At the beginning of the 2009-2010 academic year, the Marquette University Law School adopted a new grading system. A more conventional set of “plus” and “minus” grades replaced the previous A, AB, B, BC, C, D, F system that appears to be unique to Marquette University. Also, for larger classes, the Law School adopted a rule requiring a mandatory mean grade point average of 3.0, in lieu of the previous requirement of a median grade of B.
The new system has had the effect of lowering the overall GPA of the student body, although the experience of the first year has shown that the effect may not be as great as some (including this writer) anticipated.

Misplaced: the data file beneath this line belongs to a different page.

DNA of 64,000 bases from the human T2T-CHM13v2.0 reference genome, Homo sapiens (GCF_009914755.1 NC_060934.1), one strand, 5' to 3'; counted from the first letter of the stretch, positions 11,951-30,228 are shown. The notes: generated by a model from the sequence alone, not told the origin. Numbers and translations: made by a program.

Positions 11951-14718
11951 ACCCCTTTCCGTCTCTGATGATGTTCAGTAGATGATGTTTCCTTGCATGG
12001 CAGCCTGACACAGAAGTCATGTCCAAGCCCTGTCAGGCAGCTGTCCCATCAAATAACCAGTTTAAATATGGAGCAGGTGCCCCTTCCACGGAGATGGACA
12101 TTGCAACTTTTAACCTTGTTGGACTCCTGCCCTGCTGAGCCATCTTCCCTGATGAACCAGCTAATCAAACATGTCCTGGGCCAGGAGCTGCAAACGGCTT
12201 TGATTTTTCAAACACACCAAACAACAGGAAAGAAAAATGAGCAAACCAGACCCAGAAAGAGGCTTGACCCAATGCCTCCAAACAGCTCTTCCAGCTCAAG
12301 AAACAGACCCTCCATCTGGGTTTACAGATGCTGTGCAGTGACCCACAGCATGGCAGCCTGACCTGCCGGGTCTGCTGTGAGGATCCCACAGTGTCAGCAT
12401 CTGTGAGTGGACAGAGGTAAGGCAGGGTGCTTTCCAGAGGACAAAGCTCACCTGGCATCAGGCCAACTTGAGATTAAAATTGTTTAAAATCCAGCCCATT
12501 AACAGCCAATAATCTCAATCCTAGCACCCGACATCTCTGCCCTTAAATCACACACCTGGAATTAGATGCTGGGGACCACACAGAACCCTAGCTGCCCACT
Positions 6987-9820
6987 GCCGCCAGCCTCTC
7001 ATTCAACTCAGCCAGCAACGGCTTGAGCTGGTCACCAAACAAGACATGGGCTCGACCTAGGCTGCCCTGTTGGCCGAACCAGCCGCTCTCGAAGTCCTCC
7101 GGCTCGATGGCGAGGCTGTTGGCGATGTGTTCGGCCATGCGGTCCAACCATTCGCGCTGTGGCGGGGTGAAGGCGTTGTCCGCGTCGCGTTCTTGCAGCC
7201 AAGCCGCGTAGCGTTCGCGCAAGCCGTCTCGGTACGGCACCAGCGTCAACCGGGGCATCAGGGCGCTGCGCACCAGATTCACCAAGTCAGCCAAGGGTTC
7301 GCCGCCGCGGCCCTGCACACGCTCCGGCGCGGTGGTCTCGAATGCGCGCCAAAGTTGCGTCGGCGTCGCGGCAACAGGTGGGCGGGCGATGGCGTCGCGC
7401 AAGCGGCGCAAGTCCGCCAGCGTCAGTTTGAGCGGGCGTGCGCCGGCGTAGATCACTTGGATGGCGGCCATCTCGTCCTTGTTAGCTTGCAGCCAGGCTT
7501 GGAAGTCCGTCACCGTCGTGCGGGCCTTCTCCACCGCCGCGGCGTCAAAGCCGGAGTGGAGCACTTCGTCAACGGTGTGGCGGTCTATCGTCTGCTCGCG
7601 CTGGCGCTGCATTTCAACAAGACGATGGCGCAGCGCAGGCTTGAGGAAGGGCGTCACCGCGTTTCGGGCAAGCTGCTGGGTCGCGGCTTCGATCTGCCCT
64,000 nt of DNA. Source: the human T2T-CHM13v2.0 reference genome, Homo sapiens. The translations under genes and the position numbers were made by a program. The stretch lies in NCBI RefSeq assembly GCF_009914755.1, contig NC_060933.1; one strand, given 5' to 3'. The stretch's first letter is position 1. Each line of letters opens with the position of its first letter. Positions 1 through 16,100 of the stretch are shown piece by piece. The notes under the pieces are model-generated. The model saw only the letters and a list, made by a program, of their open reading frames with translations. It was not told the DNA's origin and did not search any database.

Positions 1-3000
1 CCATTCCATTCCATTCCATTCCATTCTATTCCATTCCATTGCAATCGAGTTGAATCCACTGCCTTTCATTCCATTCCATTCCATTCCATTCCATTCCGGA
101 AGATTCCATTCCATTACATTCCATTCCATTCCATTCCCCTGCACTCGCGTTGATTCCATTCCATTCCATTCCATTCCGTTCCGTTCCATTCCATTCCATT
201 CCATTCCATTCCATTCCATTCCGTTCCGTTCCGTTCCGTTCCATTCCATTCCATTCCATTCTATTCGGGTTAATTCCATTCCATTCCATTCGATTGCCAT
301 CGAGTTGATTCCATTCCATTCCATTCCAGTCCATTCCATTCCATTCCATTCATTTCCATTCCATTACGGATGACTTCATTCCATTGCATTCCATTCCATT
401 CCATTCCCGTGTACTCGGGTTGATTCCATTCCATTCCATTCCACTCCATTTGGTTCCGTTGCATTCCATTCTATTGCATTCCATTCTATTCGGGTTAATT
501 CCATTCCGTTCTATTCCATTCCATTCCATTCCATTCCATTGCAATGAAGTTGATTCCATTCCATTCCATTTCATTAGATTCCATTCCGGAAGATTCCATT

In tightening up its grading system, Marquette is moving in a quite different direction than many American law schools.
According to Monday’s New York Times, at least ten ABA-accredited law schools, including Georgetown, NYU, and Tulane, have raised their overall grades to make their students appear more competitive on the job market.
Loyola of Los Angeles has gone farther than anyone, raising every grade awarded over the last several years by 0.333 points. For most Loyola students, this means a retroactive GPA jump of a third of a grade point. In other words, a student with a 3.2 GPA before the new policy took effect now has a GPA of 3.533, without having had to do anything to obtain the improvement. (In Loyola’s defense, its previous mean first-year GPA of 2.67 was one of the lowest in the United States.)
Whether or not employers will be fooled by such grade manipulations is open to question.